The New York Times looks at the problem facing the Republican Party -- and the advantage for the Democrats -- regarding registration. "In several states, including the traditional battlegrounds of Nevada and Iowa, Democrats have surprised their own party officials with significant gains in registration. In both of those states, there are now more registered Democrats than Republicans, a flip from 2004. No states have switched to the Republicans over the same period, according to data from 26 of the 29 states in which voters register by party. (Three of the states did not have complete data.)"
"In six states, including Iowa, New Hampshire and Pennsylvania, the Democratic piece of the registration pie grew more than three percentage points, while the Republican share declined. In only three states — Kentucky, Louisiana and Oklahoma — did Republican registration rise while Democratic registration fell, but the Republican increase was less than a percentage point in Kentucky and Oklahoma. Louisiana was the only state to register a gain of more than one percentage point for Republicans as Democratic numbers declined."
"Swings in party registration are not uncommon from one year to the next, or even over two years. Registration, moreover, often has no impact on how people actually vote, and people sometimes switch registration to vote in a primary, then flip again come Election Day. But for a shift away from one party to sustain itself — the current registration trend is now in its fourth year — is remarkable, researchers who study voting patterns say. And though comparable data are not available for the 21 states where voters do not register by party, there is evidence that an increasing number of voters in those states are also moving away from the Republican Party based on the results of recent state and Congressional elections, the researchers said."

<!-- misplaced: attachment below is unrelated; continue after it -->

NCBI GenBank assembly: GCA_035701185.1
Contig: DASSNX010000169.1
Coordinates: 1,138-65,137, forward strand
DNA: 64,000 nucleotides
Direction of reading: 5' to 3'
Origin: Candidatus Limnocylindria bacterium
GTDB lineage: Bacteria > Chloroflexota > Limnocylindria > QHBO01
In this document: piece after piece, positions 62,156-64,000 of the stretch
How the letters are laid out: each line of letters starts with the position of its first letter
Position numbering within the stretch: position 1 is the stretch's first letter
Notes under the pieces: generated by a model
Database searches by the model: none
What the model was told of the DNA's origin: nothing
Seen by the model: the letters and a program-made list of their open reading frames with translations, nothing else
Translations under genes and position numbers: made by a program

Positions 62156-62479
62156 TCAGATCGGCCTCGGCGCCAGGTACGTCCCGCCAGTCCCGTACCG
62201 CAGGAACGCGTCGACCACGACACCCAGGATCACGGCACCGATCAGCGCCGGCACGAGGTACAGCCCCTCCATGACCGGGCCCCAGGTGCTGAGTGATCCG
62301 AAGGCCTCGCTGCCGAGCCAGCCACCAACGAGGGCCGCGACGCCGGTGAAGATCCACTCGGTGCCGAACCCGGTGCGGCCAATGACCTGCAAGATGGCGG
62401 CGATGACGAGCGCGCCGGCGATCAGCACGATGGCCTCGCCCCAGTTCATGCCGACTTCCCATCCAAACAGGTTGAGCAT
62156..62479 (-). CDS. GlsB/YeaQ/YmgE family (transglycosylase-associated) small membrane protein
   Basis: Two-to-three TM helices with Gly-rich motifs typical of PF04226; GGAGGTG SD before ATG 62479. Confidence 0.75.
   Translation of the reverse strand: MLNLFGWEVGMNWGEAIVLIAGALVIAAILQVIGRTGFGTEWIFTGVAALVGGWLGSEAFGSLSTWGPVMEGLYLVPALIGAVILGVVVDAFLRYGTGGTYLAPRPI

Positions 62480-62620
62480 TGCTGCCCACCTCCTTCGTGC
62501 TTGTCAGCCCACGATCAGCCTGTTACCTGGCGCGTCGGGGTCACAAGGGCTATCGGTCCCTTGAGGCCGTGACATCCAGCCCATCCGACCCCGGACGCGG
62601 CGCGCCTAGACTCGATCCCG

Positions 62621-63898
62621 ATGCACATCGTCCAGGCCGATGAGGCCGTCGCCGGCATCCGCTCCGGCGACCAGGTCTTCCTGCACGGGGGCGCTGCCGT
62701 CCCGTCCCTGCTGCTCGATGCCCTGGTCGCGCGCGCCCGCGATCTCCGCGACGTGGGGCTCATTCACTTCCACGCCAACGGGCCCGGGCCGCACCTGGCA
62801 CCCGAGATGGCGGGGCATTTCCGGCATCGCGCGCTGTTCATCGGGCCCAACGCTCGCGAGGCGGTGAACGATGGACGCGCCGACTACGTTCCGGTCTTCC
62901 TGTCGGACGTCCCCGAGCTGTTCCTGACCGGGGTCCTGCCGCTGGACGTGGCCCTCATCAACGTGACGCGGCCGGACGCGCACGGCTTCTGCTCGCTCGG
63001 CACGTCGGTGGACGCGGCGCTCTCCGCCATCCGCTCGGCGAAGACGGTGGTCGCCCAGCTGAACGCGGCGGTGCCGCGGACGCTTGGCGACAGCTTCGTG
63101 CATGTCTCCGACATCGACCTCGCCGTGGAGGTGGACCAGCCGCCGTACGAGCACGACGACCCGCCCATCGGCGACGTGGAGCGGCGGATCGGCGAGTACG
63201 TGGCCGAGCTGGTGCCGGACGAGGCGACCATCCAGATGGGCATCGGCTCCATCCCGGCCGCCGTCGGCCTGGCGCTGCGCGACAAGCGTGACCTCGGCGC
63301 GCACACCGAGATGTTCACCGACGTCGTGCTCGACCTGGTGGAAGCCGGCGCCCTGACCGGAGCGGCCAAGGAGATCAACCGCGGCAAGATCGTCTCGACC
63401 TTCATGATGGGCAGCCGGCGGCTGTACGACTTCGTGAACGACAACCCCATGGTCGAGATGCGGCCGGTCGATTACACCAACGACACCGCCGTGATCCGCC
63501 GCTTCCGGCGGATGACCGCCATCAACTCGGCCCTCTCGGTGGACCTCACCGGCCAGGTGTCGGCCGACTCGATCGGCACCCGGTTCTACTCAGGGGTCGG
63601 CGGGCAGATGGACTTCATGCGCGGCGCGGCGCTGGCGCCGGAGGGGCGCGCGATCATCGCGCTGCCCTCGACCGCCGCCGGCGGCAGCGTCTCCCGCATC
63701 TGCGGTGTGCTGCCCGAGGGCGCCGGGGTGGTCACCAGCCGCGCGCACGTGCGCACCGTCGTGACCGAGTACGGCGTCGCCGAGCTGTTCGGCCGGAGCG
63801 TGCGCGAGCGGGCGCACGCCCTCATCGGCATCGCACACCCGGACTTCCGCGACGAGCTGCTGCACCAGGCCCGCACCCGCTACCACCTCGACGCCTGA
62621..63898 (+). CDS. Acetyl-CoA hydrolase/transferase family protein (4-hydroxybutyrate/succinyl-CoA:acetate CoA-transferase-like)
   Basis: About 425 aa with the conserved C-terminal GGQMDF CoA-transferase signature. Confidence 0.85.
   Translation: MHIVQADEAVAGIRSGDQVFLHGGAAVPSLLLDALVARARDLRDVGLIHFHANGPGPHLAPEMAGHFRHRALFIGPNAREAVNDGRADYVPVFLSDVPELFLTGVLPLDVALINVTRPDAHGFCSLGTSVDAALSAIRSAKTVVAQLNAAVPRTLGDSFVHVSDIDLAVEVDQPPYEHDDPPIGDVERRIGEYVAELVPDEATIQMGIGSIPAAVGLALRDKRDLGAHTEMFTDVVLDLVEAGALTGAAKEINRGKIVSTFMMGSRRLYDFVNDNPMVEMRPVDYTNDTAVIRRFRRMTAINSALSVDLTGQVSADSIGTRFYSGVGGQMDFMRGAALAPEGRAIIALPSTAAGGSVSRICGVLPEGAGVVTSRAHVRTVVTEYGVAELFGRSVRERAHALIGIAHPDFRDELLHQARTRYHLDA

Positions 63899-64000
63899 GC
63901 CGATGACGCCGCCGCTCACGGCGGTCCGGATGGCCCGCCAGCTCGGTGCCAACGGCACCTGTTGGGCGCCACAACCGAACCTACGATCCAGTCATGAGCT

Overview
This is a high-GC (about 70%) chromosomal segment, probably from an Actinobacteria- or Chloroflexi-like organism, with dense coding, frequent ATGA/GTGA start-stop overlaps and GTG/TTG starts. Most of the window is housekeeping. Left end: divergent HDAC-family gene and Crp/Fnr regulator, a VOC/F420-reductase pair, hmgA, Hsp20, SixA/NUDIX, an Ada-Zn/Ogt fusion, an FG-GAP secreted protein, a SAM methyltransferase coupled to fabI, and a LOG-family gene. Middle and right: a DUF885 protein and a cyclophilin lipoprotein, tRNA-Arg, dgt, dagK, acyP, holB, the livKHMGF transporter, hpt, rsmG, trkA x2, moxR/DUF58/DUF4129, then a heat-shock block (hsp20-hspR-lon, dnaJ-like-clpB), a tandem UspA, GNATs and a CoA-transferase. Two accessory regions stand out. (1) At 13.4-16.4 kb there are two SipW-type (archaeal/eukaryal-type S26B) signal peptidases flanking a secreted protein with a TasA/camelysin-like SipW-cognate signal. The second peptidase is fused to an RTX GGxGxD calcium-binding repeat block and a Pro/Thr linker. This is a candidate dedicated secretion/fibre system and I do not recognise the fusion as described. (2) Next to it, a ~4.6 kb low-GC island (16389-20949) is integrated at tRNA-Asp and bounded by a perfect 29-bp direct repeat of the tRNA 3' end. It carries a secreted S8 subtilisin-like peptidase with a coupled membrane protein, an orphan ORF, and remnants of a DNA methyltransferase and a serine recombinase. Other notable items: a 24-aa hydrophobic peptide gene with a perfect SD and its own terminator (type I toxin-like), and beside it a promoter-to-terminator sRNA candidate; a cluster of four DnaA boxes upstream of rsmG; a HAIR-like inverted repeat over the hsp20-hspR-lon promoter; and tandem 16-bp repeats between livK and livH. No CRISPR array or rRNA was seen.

ALASKA: The Washington Post looks at Obama's chances in the last frontier. "And this year, being a Democrat may not be such a bad thing. Every Republican on the November ballot can expect to suffer from the corruption scandal that has tarred Alaskan politics. Last week's indictment of Ted Stevens, the U.S. Senate's longest-serving Republican, follows the federal convictions of three state GOP lawmakers in cases that featured surveillance videos starring the oil executive who prosecutors say remodeled Stevens's modest Girdwood home."
MASSACHUSETTS: Obama has a 47%-38% lead over McCain in Massachusetts, according to a Suffolk University poll. "Democrat Barack Obama's nine point lead over Republican John McCain in Massachusetts is a sharp fall from the 23-point lead he enjoyed in June. McCain was able to make gains among Western Massachusetts voters, men, middle-aged voters and independents."
MICHIGAN: The Detroit Free Press gives big billing to Obama's plan to offer financial support to the auto industry. The headline: "I'd guarantee $4 billion to retool auto industry."
NEVADA: The Rocky Mountain News tees off on the swing state Nevada. The Silver State's strong libertarian streak, unique political tensions, and passionate defense of gun rights make it a challenge for both McCain -- viewed as too liberal by many vocal conservatives in the state -- and Obama, whose Second Amendment stance (though softened) could get him in trouble. Check out this killer quote from a gun dealer in northern Nevada: "When Hillary Clinton announced she was running, I was swamped. Guns were flying off the shelf." Oh, and then there's this: "Even brothels are offering gas cards now when services -- as they are politely called -- are purchased."